Long-term Tillage Plots


The Triplett-Van Doren no-tillage research plots were established in 1962 to determine how much, if any, tillage was needed to obtain satisfactory crop yields. Since the establishment of the plots, the conservation movement in agriculture has increased. Between 35-40% of cropland in the United States consisting of eight major crops is now no-till. We have maintained the no-till research plots to continue to address relevant research questions in conservation agriculture concerning tillage. This research is conducted at two sites in Ohio: Wooster (Snyder Farm) and Hoytville (Northwest Research Station). We study tillage (no-till, chisel, and moldboard plow) and crop rotations (continuous corn, corn-soybean, and corn-oat-hay).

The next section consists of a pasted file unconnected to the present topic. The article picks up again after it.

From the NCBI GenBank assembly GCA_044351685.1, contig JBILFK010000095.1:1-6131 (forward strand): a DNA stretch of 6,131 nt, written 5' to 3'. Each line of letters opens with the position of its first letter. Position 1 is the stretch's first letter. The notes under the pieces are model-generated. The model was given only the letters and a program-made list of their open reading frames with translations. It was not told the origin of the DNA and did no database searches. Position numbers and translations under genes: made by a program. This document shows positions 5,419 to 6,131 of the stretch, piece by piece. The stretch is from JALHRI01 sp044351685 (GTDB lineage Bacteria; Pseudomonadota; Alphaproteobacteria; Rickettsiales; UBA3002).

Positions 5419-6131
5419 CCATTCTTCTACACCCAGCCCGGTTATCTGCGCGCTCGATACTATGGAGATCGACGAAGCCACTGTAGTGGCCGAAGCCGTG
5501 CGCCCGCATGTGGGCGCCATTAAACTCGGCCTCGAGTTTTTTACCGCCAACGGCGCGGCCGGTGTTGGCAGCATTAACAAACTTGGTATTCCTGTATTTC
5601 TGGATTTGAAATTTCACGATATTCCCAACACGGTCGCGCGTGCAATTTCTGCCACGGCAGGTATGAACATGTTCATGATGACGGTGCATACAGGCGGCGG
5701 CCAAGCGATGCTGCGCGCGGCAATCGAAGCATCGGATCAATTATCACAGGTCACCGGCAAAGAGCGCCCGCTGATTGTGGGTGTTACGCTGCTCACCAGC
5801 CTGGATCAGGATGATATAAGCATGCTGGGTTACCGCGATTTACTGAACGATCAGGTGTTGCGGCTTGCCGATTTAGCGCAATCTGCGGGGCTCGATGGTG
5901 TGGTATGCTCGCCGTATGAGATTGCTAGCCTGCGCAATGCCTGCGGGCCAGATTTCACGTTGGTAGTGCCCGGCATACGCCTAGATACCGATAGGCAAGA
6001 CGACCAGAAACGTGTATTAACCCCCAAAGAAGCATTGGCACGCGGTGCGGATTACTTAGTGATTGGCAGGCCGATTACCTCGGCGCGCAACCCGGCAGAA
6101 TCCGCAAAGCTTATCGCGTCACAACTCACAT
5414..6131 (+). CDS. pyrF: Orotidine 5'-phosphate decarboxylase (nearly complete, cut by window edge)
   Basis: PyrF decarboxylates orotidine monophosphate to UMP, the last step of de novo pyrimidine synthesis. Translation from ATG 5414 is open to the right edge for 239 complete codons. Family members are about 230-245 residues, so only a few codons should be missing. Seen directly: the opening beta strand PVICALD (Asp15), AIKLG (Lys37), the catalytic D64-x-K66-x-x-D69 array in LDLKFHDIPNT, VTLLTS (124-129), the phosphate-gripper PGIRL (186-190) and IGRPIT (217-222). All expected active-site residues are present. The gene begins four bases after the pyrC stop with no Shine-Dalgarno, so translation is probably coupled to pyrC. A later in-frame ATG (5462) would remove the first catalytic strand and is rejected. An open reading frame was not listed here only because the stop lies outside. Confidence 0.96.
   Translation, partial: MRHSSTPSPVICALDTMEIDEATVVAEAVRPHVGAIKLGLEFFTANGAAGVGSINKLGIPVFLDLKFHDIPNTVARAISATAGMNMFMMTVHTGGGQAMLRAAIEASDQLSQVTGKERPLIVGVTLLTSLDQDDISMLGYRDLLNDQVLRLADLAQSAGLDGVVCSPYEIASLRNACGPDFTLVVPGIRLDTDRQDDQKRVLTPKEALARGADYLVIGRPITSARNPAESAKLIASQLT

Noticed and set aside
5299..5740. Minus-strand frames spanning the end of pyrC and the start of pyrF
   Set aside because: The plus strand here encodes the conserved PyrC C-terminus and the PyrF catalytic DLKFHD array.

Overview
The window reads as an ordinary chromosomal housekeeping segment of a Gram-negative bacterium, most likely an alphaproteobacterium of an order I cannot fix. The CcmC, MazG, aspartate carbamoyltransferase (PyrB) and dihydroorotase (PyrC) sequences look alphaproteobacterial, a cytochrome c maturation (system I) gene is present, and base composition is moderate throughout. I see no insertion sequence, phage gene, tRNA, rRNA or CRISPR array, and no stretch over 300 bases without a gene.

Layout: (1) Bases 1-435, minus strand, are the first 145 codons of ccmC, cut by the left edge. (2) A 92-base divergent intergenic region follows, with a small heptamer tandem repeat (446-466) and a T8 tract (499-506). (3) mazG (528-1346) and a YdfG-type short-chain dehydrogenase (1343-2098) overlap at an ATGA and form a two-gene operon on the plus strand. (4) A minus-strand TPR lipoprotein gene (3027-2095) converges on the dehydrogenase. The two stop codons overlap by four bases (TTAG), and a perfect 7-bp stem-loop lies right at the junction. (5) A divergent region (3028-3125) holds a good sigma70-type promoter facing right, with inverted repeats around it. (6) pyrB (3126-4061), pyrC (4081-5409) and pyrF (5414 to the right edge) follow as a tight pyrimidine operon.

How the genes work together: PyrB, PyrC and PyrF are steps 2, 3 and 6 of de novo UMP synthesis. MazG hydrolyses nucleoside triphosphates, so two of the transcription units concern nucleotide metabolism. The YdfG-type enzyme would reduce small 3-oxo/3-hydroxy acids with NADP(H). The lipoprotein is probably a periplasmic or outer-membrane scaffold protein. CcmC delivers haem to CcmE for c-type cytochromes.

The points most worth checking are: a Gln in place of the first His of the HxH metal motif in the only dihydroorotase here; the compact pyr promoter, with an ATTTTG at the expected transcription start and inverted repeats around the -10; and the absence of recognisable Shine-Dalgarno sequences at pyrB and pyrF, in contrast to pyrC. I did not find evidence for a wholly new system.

Advantages of No-till 

  • Reduced runoff and erosion
  • Improved soil water storage
  • Requires less energy, time, and labor
  • Increased carbon storage
  • Improved soil health
More than 70 publications have resulted from the research done in the no-till plots. A summary of published studies from these sites can be found here.